June 1, 2021

War, Death, and Jesus

“For God so loved the world that He gave His only begotten Son, that whoever believes in Him should not perish but have everlasting life” (John 3:16).1

And war broke out in heaven: Michael and his angels fought with the dragon; and the dragon and his angels fought” (Rev. 12:7).

War and its consequence, death, have been with us since the fall of Satan the dragon. And the war that began in heaven continues to rage on Earth today. 

Throughout Earth’s history, countries have been and continue to be involved in conflicts and wars of all kinds. Regardless of what country you are from and what side of the battle lines we find ourselves on, in all wars people die! Friend or foe, the fallen are fathers and mothers, young and old. And this will not end until Jesus comes again: “The great controversy is nearing its end. Every report of calamity by sea or land is a testimony to the fact that the end of all things is at hand.”2

The two brief stories that follow illustrate both the havoc of war and the examples of nobility it has taught us.

Take My Life Vest       

On February 3, 1943, the USAT Dorchester was sunk by a submarine in the cold waters of the Atlantic. The ship carried 902 servicemen, merchant seamen, and civilian workers. According to those present, amid the pandemonium four chaplains brought hope in despair and light in the darkness. Those chaplains were Lt. George L. Fox, Methodist; Lt. Alexander D. Goode, Jewish; Lt. John P. Washington, Roman Catholic; and Lt. Clark V. Poling, Dutch Reformed.  

The scene is described on the Four Chaplains Memorial Foundation website: “‘Witnesses of that terrible night remember hearing the four men offer prayers for the dying and encouragement for those who would live.”3 As the chaplains distributed life jackets, Engineer Grady Clark “witnessed an astonishing sight. When there were no more lifejackets in the storage room, the chaplains removed theirs and gave them to four frightened young men.”4 Survivor John Ladd stated, “It was the finest thing I have seen or hope to see this side of heaven.”5 Survivors floating in nearby rafts were left with a powerful image of their chaplains as they watched the ship go down: a scene of four men, “arms linked and braced against the slanting deck” still offering prayers as their ship sank to its watery grave.6

Why Did Scott Die?

As I was wrapping up my day at the office late one evening, my phone rang. A fellow officer asked if I could assist him in a visit to the family of Scott, a sailor whose helicopter crashed in the Mediterranean Sea during a Persian Gulf War operation.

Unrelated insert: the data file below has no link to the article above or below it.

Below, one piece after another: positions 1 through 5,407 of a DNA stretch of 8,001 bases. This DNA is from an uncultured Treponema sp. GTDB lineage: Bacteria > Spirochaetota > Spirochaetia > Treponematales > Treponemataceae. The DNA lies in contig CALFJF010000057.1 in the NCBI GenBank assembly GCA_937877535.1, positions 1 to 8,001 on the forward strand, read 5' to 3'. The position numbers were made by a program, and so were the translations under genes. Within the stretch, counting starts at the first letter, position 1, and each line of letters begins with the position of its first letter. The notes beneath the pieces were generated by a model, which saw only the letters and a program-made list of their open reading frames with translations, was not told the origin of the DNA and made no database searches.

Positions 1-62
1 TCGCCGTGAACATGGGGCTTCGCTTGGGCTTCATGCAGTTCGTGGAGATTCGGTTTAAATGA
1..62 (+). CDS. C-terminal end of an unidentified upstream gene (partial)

Early the following day, dressed in our U. S. Navy uniforms, we traveled to Lawrence, Massachusetts. We parked the car a block away from the house of Scott’s family.

I will never forget the expression on the face of Scott’s mother as she looked at the cross on my uniform. Immediately she looked at me and asked, “What happened to my son Scott?” We proceeded to inform her that Scott had been killed in action.  

She asked me, “Why did he die?” I did not have an answer for her, other than telling her that he died for his country. The episode brings to my mind words from Jesus Himself: “Greater love has no one than this, than to lay down one’s life for his friends” (John 15:13).

Remembering the Fallen

Although the ceremonies aren’t all on the same date, nations worldwide commemorate their fallen service members. While the days and traditions are different, the overarching theme is to remember those who sacrificed everything for their country. In the United States, the last Monday of May is known as Memorial Day. It’s the day when the nation mourns the military personnel who died in the performance of their military duties.

Individuals will visit the gravesites of fathers or mothers whom they never met because they were too young to remember them, or perhaps they were not yet born when their parent died. 

Reflecting on the deaths of so many reminds me of the song lyrics “Gonna lay down my sword and shield down by the riverside. Gonna study war no more.” The coming of Jesus is the great promise that will end all war, suffering, and death. His war has been the longest and most tragic of all, involving the ultimate payment of war’s cost. But His ultimate sacrifice will end all Memorial Days, turning them all into one continuous celebration of peace and victory because of the Lamb whose death guarantees us all eternal life.

Mario Ceballos is director of Adventist Chaplaincy Ministries at the General Conference of Seventh-day Adventists, Silver Spring, Maryland, United States.

1 Bible texts are from the New King James Version. Copyright ã 1979, 1980, 1982 by Thomas Nelson, Inc. Used by permission. All rights reserved.

2 Ellen G. White, Evangelism (Washington, DC.: Review & Herald Pub. Assn., 1946), p. 219.

3 http://fourchaplains.org/wp-content/uploads/2020/03/The-Story.pdf

4 Ibid.

5 Ibid.

6 Ibid.